Bilteezi card kits have been in continuous production since 1948, and are widely viewed as the inspiration for all later printed card kits, utilising high quality art-work and clear, crisp printing on good material. The basic cut-out-and-fold assembly techniques employed may now seem crude by comparison to more modern offerings, but the design quality still ensures a model of excellent appearance for those prepared to spend a little extra time in construction. Over coming years, some changes will appear to the range, including a change to more convenient sheet sizes and improved 3D detail, but still retaining the original excellent artwork.

 

For flexibility and adaptability, it is difficult to imagine anything better than Bilteezi building sheets. 

 

  

Bilteezi building sheets are produced as single sheets, printed in colour on thin card. The original designs were based on real buildings, capturing the essential qualities of those buildings with detailed drawing and colouring techniques.

If assembled directly from the printed sheets, the average modeller can, in a very short time, produce an attractive model that will add depth to their model layout as background buildings.

With just a little more time, effort, and imagination, a rather flat model can be transformed into a highly detailed fine-scale model to rival kit products costing many times more.

And the more experienced modeller, drawing on their experience of modelling and detailing techniques, will find Bilteezi sheets can provide an excellent source of components for the construction of exquisite models that will compare favourably with scratch-built items

 

Some examples of modelling projects based on Bilteezi building sheets . . . .

(A) Making the most of what is supplied on the sheet.

Perhaps the most frequently heard "drawback" to modelling with Bilteezi sheets is that they are flat, lacking relief detail. This is partly true, they are flat, but if one looks, the detail is there, in the carefully executed artwork - shadows, weathering and features. Without going as far as the arguments about what the real depth of relief detail should be once scaled down to our modelling proportions, it does not take too much lateral thinking to see what can be done to introduce "real" depth . . .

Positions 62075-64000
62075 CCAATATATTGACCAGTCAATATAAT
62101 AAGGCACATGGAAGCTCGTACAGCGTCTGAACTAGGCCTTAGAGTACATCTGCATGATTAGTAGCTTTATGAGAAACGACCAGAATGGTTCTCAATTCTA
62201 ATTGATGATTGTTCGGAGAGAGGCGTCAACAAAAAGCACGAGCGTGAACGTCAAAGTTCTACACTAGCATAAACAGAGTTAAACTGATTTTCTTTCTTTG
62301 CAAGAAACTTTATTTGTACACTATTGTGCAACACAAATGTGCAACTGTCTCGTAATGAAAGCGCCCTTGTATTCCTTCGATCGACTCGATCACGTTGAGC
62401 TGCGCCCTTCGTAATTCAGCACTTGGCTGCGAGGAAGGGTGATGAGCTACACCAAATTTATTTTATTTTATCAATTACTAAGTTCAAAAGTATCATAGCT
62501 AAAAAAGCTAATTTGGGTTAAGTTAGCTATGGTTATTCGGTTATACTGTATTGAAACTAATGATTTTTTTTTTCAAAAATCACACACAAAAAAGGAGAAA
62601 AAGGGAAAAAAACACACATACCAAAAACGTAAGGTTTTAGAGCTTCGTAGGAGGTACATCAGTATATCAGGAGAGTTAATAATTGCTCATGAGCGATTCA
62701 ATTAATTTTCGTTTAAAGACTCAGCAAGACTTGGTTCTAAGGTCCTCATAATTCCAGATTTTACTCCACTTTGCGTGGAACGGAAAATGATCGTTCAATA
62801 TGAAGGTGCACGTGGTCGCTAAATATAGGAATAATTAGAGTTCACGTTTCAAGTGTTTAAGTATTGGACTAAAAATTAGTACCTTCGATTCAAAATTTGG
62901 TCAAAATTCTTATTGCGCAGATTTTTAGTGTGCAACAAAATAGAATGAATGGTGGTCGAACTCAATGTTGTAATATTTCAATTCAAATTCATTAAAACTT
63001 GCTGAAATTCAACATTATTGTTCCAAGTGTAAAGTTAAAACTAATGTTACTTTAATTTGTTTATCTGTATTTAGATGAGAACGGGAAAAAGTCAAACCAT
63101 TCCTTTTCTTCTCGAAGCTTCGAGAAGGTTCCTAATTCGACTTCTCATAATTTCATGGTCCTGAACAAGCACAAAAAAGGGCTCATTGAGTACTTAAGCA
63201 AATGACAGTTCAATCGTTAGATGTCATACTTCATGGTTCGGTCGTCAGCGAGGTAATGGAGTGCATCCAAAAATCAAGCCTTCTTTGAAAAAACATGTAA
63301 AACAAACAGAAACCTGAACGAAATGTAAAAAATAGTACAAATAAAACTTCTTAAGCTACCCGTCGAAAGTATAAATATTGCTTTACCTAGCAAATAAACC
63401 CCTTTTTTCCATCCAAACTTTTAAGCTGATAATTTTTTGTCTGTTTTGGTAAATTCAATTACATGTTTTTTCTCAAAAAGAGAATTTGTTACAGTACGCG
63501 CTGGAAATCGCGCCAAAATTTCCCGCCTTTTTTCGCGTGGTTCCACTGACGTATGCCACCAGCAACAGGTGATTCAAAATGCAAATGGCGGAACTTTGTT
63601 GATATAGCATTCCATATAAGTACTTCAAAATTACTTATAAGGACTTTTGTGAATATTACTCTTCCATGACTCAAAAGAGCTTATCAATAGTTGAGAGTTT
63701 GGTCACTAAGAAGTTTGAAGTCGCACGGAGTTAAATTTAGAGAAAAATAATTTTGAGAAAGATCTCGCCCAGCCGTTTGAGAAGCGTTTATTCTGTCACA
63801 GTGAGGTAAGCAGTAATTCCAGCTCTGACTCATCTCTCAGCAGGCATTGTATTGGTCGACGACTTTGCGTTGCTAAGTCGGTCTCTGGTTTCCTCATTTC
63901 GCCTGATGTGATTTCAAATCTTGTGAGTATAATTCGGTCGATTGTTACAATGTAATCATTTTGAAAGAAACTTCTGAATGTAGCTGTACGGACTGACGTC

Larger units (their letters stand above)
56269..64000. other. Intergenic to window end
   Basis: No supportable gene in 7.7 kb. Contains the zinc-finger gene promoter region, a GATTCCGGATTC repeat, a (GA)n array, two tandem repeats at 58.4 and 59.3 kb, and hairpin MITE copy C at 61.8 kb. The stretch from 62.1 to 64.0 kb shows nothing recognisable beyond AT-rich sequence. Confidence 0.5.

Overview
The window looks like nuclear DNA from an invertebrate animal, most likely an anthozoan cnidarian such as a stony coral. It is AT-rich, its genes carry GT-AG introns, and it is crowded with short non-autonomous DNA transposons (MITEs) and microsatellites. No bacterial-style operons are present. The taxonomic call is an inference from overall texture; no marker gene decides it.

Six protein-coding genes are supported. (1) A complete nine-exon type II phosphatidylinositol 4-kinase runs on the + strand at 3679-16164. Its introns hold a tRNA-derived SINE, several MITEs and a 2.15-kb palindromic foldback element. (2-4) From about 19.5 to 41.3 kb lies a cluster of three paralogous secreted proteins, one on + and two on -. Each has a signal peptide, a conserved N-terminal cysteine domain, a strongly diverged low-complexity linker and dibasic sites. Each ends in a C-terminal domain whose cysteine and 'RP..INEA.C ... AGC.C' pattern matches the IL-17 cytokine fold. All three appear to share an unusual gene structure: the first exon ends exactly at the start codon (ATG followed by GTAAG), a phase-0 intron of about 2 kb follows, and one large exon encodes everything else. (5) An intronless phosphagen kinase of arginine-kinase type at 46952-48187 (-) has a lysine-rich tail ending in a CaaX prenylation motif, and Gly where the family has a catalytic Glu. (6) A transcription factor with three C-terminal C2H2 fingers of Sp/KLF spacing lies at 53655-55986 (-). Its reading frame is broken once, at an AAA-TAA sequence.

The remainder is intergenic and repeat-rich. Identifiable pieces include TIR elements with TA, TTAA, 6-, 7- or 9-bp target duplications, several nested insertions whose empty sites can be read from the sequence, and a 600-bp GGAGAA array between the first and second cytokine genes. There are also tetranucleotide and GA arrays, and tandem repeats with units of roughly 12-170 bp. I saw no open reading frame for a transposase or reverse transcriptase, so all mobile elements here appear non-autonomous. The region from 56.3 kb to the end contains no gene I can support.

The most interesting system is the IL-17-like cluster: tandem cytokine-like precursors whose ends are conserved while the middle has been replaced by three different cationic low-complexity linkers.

Windows - all types, are only very rarely set absolutely flush with the outside surface of a wall, and even when they are, there will be some sort of relief detail around them - sills below, weather strips above. The printed window frames are finely detailed and coloured, and will look greatly enhanced if they are cut out from the surrounding wall, and re-fixed slightly recessed. Depending on the type of building and type of window, the amount of recess may, of course, vary greatly - after cutting out the window from the wall, add backing layer(s) behind the wall to give it strength and depth; mount the window onto a further piece of thin card, slightly larger than the aperture, then re-fix the window into the deepened opening.

Doors - as with windows, these look much better recessed a little within their door surround. For panelled doors, cutting out the recess panels and placing a base layer behind the front card, will usually look very effective.

Brickwork - the quality of the artwork on Bilteezi sheets is generally sufficient that embossing brickwork courses is unnecessary, but if you feel like it, mortar courses can be scribed - carefully to avoid breaking the surface of the card. Always work with a ruler and in good light, attacking small areas at a time to avoid going completely insane! Any wall recesses or surface features can be cut and overlaid to good effect - in some cases this is best done by working with two (or more) copies of the same sheet. Other surface features, such as window-sills, door-steps and lintels, can also be treated in this way. 

 

 

'Stonesfield slate' roof laid as overlapping strips; 'leaded' glazings placed behind printed outer frames; gutter strips cut and shaped from spare card.

Roofs - the majority of model buildings are normally viewed from above, so it is their roofs that are most prominently on display. It is therefore worth spending a little extra time making the roof look as realistic as possible. The Stonesfield slate roofs depicted on the stone buildings in the series lend themselves particularly to the treatment of strip-laying ... using two copies of the printed sheet. Cover the backs with double sided adhesive tape, then cut the stone slates into strips 2 courses wide. Starting from the bottom edge of the roof, lay these strips over a third copy of the roof (a photocopy is sufficient for this), each strip overlapping the one below it by one course. Remember to cut carefully along the uneven lower edge of visible courses, and colour exposed edges before fixing. Beware that on this type of roof, the slate courses become narrower as they reach the ridge of the roof, at which point the process becomes annoyingly intricate! Ordinary tiled roofs can be treated in a similar fashion, but it may be found that the card on which the sheets are printed may be a little thick and look over scale. An alternative is simply (!) to scribe along the printed tile course lines to break up the flatness of the roof.

Chimneys - Chimney stacks make a very tempting place to grab hold of models when handling them. We have nothing against that, but please make sure that the chimney stack is up to the job! Even if they are not being used for handling, chimney stacks simply stuck onto the roof do not usually look right. We recommend making a core of solid wood strip, packed out with layers of card as necessary to match the inside dimensions of the printed facings, then stick the printed facing around the core. Make the core long enough to extend through a hole cut into the roof, and down far enough to anchor securely to the inside of the model. Care must be taken when cutting the hole to take the stack, but any slight discrepancy will be covered by the outer brick-work layers which can still finish flush with the roof.